Introduction: The Witch Sandwich (for Picky and Unenthusiastic Eaters!)
There are sandwiches and then there is The Witch Sandwich. She is designed to entice picky and unenthusiastic eaters to eat something—anything!
In what must have been a somewhat desperate attempt to get me to eat as a young girl, my mom would make me witch sandwiches regularly, and I loved them. They were mostly made out of cheese and lunch meats cut into specific shapes which, when assembled, formed a most enticing sand-witch. She had a pointy hat (complete with buckle), a pretty, cheesy dress, and even a broom.
If Mom wasn't in the immediate vicinity while I was eating my witch sandwich, I would report excitedly on my progress:
"I'm eating her left eye now!"
"I'm eating her broom!"
"I just ate her whole dress!!!!"
Mom also dyed my milk red, so that I could pretend that I was a vampire drinking blood. And sometimes she let me pretend I was a dog, so I could eat under the kitchen table.
In the next section, you can briefly meet my mom and learn more about her process and philosophy. Then you can apply her wisdom, along with some extra pointers and suggestions from me, to make your own witch sandwiches for yourself or someone else who might not be feeling too excited about eating at the moment.
Step 1: Consider the Eater of Your Witch Sandwich and What Could Be!
My mom used what she had on hand—and what she thought I would eat. So, if you have a particular eater in mind, make a list of the foods he or she does willingly eat. Then think about the textures, sizes, and shapes of those foods and how they could be used in a witch sandwich.
Here are some foods/witch part categories to help inspire you, but this is by no means an exhaustive list.
FOODS & POTENTIAL WITCH PARTS
FACE MATERIAL—pita bread, sandwich bread, a large lettuce leaf, sliced avocado, cheese, thin-sliced lunch meat (pimento loaf for spotted skin!)
EYES—blueberries, grapes, olives, hard-boiled eggs (all sliced into flat sections or halved); O-shaped cereal; raisins; cashews; sliced almonds; peanuts
NOSES—cheese, bell peppers, banana, carrot sticks, sliced almonds, O-shaped cereal
HAIR—cheese or thin-sliced lunch meat (sliced into overlapping strips); broccoli sprouts; bean sprouts; spinach, kale, basil, fennel; shredded wheat; small pretzel sticks; celery pieces; peanut butter blobs (slightly smashed with lines drawn on)
MOUTHS—raspberries, strawberries, tomatoes, bell peppers (all sliced into flat sections or halved)
TEETH—peanuts, sliced almonds, sunflower seeds, raisins, pineapple chunks
WITCH DRESSES—cheeses (try a dark-colored cheese base with a second overlay of Swiss for polka dots!); thin-sliced lunch meat; sliced avocado; fruit leather
BROOMSTICKS—nothing beats the classic, large pretzel rod; celery sticks; carrot sticks; bread crust; long-sliced banana; fruit leather (tightly rolled into a stick shape)
BROOM STRAW—shredded wheat; cheese or thin-sliced lunch meat (sliced into overlapping strips); peanut butter blob (slightly smashed with lines drawn on)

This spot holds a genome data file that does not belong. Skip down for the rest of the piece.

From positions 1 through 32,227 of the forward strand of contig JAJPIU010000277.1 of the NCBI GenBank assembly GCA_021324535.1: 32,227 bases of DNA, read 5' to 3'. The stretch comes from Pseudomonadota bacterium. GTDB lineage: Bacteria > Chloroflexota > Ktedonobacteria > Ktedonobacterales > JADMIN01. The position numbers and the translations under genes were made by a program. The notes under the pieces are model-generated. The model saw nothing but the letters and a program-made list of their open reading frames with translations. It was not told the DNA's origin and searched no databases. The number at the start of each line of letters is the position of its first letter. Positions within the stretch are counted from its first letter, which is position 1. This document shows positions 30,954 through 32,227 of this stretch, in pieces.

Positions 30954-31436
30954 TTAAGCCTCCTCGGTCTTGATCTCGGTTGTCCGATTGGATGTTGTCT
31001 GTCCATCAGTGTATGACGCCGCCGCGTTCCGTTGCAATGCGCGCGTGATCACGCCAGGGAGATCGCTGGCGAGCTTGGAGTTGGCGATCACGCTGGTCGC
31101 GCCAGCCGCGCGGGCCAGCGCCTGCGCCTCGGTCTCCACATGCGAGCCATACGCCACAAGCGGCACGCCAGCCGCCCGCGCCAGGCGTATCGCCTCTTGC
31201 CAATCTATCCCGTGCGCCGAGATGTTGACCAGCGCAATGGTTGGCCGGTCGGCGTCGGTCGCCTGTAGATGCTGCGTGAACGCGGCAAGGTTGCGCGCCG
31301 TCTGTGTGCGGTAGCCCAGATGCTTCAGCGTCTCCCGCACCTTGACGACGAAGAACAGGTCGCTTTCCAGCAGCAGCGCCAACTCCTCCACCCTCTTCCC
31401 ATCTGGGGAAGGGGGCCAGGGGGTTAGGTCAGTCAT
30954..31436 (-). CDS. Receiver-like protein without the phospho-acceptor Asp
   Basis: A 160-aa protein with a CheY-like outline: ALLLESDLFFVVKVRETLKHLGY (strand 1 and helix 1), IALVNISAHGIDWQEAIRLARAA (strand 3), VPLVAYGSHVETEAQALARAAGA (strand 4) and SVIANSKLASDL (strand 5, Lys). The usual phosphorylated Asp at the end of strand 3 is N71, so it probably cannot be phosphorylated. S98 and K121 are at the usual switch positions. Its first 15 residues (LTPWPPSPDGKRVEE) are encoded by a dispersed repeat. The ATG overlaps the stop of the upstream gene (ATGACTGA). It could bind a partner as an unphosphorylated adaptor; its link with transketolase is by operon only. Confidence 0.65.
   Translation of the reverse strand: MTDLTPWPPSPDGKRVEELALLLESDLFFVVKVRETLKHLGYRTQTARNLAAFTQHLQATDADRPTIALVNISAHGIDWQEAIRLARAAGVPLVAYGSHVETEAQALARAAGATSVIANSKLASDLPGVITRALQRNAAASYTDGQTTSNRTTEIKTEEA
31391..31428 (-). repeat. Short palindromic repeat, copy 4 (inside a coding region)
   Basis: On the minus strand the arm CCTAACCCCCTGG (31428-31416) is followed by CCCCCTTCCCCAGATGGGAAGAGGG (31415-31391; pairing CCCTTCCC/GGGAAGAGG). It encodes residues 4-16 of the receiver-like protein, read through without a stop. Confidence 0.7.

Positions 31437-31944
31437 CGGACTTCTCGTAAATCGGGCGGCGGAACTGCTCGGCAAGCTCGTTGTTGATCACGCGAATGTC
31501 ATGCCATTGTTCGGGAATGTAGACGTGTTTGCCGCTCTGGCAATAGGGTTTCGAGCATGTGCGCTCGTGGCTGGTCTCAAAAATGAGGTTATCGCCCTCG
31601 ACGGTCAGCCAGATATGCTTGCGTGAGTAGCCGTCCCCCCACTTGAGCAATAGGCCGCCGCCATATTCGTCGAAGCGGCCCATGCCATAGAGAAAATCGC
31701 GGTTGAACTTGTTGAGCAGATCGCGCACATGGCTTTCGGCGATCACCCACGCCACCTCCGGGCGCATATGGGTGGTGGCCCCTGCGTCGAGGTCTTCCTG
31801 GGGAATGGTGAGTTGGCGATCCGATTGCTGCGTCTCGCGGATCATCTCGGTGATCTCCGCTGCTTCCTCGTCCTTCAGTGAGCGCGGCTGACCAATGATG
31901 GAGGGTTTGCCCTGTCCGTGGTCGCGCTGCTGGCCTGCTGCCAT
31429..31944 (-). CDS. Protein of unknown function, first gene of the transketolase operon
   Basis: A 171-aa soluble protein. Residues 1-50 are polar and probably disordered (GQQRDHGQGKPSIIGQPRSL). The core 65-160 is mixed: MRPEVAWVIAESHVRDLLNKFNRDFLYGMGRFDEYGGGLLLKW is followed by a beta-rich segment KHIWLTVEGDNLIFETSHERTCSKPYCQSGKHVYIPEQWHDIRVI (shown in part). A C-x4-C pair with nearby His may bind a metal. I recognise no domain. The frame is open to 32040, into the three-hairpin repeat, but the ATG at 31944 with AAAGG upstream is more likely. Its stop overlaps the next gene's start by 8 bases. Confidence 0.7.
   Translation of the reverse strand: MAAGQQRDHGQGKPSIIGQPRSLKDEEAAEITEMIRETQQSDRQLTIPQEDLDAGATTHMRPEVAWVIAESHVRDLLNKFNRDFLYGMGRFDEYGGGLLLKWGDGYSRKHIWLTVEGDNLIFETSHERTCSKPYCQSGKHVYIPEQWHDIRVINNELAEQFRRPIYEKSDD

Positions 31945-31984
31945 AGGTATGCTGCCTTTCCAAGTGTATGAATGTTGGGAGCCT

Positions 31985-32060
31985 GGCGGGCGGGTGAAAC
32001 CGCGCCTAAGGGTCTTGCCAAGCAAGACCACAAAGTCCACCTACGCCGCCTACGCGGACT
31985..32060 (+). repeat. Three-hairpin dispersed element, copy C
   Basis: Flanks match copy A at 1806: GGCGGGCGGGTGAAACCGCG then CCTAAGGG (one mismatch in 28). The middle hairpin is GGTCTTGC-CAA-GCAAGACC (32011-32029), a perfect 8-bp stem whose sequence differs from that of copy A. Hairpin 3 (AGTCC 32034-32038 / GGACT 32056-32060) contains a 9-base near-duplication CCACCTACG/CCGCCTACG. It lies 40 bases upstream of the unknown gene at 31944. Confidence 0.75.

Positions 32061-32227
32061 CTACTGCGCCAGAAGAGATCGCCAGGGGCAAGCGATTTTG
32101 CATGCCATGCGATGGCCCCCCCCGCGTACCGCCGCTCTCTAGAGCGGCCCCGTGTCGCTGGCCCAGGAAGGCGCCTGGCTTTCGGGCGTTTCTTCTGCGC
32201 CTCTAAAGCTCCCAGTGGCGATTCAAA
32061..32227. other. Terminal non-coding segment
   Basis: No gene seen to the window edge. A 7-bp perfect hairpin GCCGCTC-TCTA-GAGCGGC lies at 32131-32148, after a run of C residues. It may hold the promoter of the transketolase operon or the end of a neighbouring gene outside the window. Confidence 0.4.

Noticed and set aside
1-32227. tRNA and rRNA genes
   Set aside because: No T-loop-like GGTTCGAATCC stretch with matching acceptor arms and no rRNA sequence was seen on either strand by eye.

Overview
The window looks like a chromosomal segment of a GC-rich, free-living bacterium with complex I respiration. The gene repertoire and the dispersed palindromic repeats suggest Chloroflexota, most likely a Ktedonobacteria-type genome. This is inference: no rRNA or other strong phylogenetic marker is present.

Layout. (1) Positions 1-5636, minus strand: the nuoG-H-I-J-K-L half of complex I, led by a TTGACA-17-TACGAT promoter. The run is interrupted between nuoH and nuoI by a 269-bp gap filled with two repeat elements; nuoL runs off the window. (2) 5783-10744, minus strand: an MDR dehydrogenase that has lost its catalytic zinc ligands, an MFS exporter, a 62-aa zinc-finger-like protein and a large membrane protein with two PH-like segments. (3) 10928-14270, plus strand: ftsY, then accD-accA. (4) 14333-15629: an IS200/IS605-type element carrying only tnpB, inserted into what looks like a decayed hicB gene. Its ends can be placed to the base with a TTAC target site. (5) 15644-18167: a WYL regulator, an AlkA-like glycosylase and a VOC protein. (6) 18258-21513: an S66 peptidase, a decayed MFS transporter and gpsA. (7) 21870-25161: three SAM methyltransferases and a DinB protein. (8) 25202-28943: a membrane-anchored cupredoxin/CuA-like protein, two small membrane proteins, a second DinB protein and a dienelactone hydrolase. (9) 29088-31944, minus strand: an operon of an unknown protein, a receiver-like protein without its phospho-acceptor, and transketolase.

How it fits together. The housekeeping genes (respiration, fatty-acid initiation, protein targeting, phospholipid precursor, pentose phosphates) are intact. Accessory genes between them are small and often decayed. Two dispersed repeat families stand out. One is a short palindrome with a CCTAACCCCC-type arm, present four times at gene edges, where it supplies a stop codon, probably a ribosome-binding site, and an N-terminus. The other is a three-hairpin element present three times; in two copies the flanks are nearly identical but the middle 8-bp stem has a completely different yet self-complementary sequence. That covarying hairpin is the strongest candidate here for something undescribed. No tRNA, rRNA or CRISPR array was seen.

BELT BUCKLES—sliced cheese, O-shaped cereal pieces, tiny cut-outs from fruit leather
BUTTONS—(cross-sectional slices of) blueberries, grapes, or olives; raisins; O-shaped cereal pieces; sunflower seeds
Step 2: Gather Your Supplies.
Got your list of foods to use? Excellent! To make my super-creepy witch sandwich, I used the following items. . .
- two kinds of cheese
- mild green peppers
- cherry tomatoes
- green olives
- fresh basil
- a few sprigs of fennel
- cutting board
- kitchen scissors, sharp paring knives, and/or small pizza cutter
- serving plate
Step 3: Cut Your Witch Parts.
You don't have to be an artist to be able to make a witch sandwich, but, for those of you who need a little extra help, I've drawn out some basic shapes to help guide your own witch part cutting. (Incidentally, kitchen scissors, sharp paring knives, and even small pizza cutters work really well on most witch parts.)
Also, you may not feel confident enough to tackle a full dress and broom right away. No biggie. A close-up of a witch face is still a lovely and appetizing thing.
ESSENTIAL WITCH PARTS
- pointy witch hat
EXTRA FABULOUS SAND-WITCH FINERY
- full dress with buttons
- little shoes
- broom stick with broom straw
GOING WAY ABOVE AND BEYOND
- cat familiar
- background trees
Step 4: Assemble Your Witch Sandwich.
It's important to note that no two witch sandwiches necessarily will look alike, and that's perfectly OK. The ingredients you use, the time you have available to spend, and your overall handiness with knives are all factors which affect sand-witches.
Case in point, pictured above is an oven clay replica of one of my mom's witch sandwiches. It looks nothing like the sand-witch I made for this Instructable. While hers were mostly made from cheese and meat, mine is more veggie-ified. No matter what ingredients make up your witch sandwich, here are some tips to help you assemble her.
WITCH ASSEMBLY TIPS
- The size and shape of your plate should afford you plenty of room to comfortably lay out your witch.
- Start with the face, dress, and other large items.
- Add smaller parts like her eyes, nose, and (optional) teeth next. Then place her lips, if she has separate lips.
- Add in her hair before placing the pointy part of her hat.
- After the hair and pointy part of the hat, cover the top of her face and bottom edge of her hat with hat brim.
- Add final touches like belts, belt buckles, hat buckles, dress buttons, etc. last.
- Present to your eater with a flourish, saying "I made you a sand-witch!"
If you or someone you regularly feed is a picky or unenthusiastic eater, I hope you will make them a witch sandwich and share a photo with us here!
Also, this Instructable is my entry into the SANDWICH CHALLENGE. So, if you liked it, please vote for it! (And maybe even share it with a friend?...) Thank you!!